A Conservative candidate in Toronto is raising eyebrows with a campaign sign that notes he is "the son of a Holocaust survivor."
First elected in 2011, Mark Adler is running again in the riding of York Centre — once a Liberal stronghold.
UPDATE: iPolitics reports Adler has dropped the controversial reference.
Adler's sign apparently irked The Walrus' editor-in-chief Jonathan Kay, who shared photos on Twitter Sunday.
And who needs Yad Vashem when holocaust awareness is now being promoted on partisan Conservative signage? pic.twitter.com/9KelOSIWLX— Jonathan Kay (@jonkay) August 16, 2015
Adler also states on his campaign website that he is "the first child of a Holocaust survivor to ever be elected as an MP." Former Liberal MP Raymonde Folco has since called that claim into question and told The Canadian Jewish News she finds it "disgusting" that Adler would "use the Holocaust in this way, for personal ends."
In a statement to The Huffington Post Canada on Monday, Adler said he was proud of his family heritage and will never forget the sacrifices of those who faced persecution because of their faith.
"Mme. Folco, like my family, faced unspeakable atrocities, and we will never forget the somber story that unites our experience," he said in the statement. "That is why I am doubly resolved to continue to be a steadfast defender of Israel, and champion of freedom for those facing persecution in an increasingly insecure world."
In a speech to the House of Commons in January marking the 70th anniversary of the liberation of Auschwitz-Birkenau, Adler recounted how his father survived the Nazi death camp as a boy.
"When we remember the dead souls and we say, 'never again,' let this not be a mere phrase, but a call to action," Adler said. "A call to resist anti-Semitism and ignorance in all its forms and to refuse to be bystanders to evil whenever it rears its ugly head.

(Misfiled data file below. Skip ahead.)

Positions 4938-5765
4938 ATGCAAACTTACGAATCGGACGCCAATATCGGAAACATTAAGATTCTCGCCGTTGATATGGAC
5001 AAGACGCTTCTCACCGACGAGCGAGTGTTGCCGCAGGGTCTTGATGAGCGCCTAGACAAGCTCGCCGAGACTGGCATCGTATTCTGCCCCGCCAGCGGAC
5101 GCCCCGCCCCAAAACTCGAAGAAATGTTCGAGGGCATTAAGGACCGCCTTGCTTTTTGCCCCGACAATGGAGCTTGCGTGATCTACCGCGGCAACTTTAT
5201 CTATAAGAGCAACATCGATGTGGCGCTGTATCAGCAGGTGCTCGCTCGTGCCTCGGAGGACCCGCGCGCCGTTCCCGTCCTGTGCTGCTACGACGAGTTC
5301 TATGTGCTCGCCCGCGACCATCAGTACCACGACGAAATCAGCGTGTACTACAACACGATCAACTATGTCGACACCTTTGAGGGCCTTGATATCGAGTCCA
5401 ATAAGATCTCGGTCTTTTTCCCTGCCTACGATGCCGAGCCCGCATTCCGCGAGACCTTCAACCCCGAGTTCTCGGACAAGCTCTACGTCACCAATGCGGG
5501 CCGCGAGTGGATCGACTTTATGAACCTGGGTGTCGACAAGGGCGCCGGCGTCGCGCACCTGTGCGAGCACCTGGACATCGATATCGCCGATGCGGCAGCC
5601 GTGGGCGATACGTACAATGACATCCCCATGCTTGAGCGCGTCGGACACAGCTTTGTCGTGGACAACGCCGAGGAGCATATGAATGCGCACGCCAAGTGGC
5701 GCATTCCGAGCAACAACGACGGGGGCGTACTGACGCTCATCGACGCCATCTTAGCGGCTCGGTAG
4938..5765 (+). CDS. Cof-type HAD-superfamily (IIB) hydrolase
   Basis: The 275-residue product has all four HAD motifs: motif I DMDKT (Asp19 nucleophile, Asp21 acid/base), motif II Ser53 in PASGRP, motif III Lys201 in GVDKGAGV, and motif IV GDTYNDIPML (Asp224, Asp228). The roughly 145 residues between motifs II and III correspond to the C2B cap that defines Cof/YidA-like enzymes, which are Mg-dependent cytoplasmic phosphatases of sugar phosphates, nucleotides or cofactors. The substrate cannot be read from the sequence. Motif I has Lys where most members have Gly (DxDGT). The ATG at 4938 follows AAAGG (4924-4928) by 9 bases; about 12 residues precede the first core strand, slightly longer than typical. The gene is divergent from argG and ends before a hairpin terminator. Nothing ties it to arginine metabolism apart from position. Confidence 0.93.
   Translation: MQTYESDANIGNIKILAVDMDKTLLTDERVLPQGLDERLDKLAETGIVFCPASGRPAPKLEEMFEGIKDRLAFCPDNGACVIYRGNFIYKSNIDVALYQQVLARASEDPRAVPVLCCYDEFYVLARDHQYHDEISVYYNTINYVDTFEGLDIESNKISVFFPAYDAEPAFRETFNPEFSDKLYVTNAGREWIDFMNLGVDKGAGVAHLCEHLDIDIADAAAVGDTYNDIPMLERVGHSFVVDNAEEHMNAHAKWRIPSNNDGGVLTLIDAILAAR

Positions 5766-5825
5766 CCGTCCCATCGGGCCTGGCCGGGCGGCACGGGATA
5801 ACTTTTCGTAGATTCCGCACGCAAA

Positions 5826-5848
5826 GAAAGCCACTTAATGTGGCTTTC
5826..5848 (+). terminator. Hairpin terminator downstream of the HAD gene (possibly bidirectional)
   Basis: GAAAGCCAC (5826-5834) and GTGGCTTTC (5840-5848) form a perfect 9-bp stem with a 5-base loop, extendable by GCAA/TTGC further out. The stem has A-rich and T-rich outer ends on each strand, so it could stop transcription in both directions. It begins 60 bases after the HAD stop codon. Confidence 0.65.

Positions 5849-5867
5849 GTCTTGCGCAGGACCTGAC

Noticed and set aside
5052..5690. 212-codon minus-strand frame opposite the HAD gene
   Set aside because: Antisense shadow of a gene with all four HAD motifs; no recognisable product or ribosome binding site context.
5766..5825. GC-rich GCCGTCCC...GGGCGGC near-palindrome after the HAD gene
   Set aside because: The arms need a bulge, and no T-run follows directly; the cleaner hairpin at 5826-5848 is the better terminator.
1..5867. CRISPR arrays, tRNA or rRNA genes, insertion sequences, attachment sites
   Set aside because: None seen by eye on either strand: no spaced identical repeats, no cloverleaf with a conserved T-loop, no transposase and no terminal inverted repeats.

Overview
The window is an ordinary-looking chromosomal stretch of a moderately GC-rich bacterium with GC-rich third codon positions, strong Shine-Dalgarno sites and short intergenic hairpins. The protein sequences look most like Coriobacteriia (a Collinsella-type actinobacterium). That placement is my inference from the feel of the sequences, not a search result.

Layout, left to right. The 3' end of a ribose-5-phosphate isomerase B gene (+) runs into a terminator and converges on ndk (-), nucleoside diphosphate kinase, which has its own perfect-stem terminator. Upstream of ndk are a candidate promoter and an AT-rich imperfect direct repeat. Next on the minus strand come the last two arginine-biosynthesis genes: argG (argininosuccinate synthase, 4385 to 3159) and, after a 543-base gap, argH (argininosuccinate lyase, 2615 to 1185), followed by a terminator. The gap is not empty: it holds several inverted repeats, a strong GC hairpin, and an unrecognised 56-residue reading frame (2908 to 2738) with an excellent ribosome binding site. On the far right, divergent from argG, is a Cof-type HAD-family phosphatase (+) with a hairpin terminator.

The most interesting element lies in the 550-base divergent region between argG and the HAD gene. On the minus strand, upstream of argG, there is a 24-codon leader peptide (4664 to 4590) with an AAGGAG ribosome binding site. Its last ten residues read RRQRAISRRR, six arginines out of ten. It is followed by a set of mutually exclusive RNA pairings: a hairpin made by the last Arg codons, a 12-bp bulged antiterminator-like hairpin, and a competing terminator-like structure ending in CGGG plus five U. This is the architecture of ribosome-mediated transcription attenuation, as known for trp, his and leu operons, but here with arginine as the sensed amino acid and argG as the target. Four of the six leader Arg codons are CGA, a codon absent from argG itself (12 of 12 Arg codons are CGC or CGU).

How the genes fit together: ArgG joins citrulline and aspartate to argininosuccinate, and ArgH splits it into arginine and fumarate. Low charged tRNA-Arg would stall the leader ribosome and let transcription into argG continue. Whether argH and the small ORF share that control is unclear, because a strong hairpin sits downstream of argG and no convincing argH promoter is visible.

"Let that be the true legacy of Auschwitz."
But the Tory backbencher may be best known for a 2014 video that appeared to show him pleading to get in a photo with Stephen Harper at the Western Wall in Jerusalem.
"It's the re-election!" Adler could be heard saying to Harper's aide. "This is the million-dollar shot!"
Adler later told reporters he was just joking around.
Four years ago, Adler surprised many by defeating former Liberal cabinet minister and hockey legend Ken Dryden in a riding where, according to the National Post, more than 20 per cent of voters are Jewish.
Adler suggested to CBC News before the vote that the Harper government’s unequivocal support of Israel was a boost to his campaign.
"When I go door to door in the Jewish area, people are totally aware of the Harper record on Israel and the previous Liberal administration's record on Israel," Adler said at the time.
Michael Levitt, the Liberal candidate in York Centre this time around, is a founding member of the Canadian Jewish Political Affairs Committee. According to its website, the group is committed to engaging "Jewish and pro-Israel Canadians in the democratic process."
Dr. Hal Berman, a physician who notes on his website that his mother came to Canada to start a new life after the Holocaust, will represent the New Democrats.
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